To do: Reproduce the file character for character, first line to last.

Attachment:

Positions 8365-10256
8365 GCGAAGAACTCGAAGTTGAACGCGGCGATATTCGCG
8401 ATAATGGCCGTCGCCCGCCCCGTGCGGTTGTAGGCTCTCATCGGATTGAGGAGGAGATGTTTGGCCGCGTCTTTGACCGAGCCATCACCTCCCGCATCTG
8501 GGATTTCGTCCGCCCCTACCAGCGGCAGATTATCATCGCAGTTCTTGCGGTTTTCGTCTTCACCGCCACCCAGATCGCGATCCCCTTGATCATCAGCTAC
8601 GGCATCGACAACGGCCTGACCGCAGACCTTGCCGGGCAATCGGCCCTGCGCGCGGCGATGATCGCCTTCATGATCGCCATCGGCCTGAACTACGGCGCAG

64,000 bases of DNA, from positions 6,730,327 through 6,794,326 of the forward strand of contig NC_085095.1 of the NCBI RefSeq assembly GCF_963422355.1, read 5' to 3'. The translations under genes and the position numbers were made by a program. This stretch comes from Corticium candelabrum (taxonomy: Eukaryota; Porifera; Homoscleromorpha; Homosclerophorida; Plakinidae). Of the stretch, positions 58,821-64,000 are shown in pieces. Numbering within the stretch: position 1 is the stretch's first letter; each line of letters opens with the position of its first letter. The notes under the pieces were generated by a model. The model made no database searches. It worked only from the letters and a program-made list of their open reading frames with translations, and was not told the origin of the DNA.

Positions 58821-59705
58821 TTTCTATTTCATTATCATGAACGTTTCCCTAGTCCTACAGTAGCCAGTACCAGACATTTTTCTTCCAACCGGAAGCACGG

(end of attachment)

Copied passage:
Positions 8365-10256
8365 GCGAAGAACTCGAAGTTGAACGCGGCGATATTCGCG
8401 ATAATGGCCGTCGCCCGCCCCGTGCGGTTGTAGGCTCTCATCGGATTGAGGAGGAGATGTTTGGCCGCGTCTTTGACCGAGCCATCACCTCCCGCATCTG
8501 GGATTTCGTCCGCCCCTACCAGCGGCAGATTATCATCGCAGTTCTTGCGGTTTTCGTCTTCACCGCCACCCAGATCGCGATCCCCTTGATCATCAGCTAC
8601 GGCATCGACAACGGCCTGACCGCAGACCTTGCCGGGCAATCGGCCCTGCGCGCGGCGATGATCGCCTTCATGATCGCCATCGGCCTGAACTACGGCGCAG

64,000 bases of DNA, from positions 6,730,327 through 6,794,326 of the forward strand of contig NC_085095.1 of the NCBI RefSeq assembly GCF_963422355.1, read 5' to 3'. The translations under genes and the position numbers were made by a program. This stretch comes from Corticium candelabrum (taxonomy: Eukaryota; Porifera; Homoscleromorpha; Homosclerophorida; Plakinidae). Of the stretch, positions 58,821-64,000 are shown in pieces. Numbering within the stretch: position 1 is the stretch's first letter; each line of letters opens with the position of its first letter. The notes under the pieces were generated by a model. The model made no database searches. It worked only from the letters and a program-made list of their open reading frames with translations, and was not told the origin of the DNA.

Positions 58821-59705
58821 TTTCTATTTCATTATCATGAACGTTTCCCTAGTCCTACAGTAGCCAGTACCAGACATTTTTCTTCCAACCGGAAGCACGG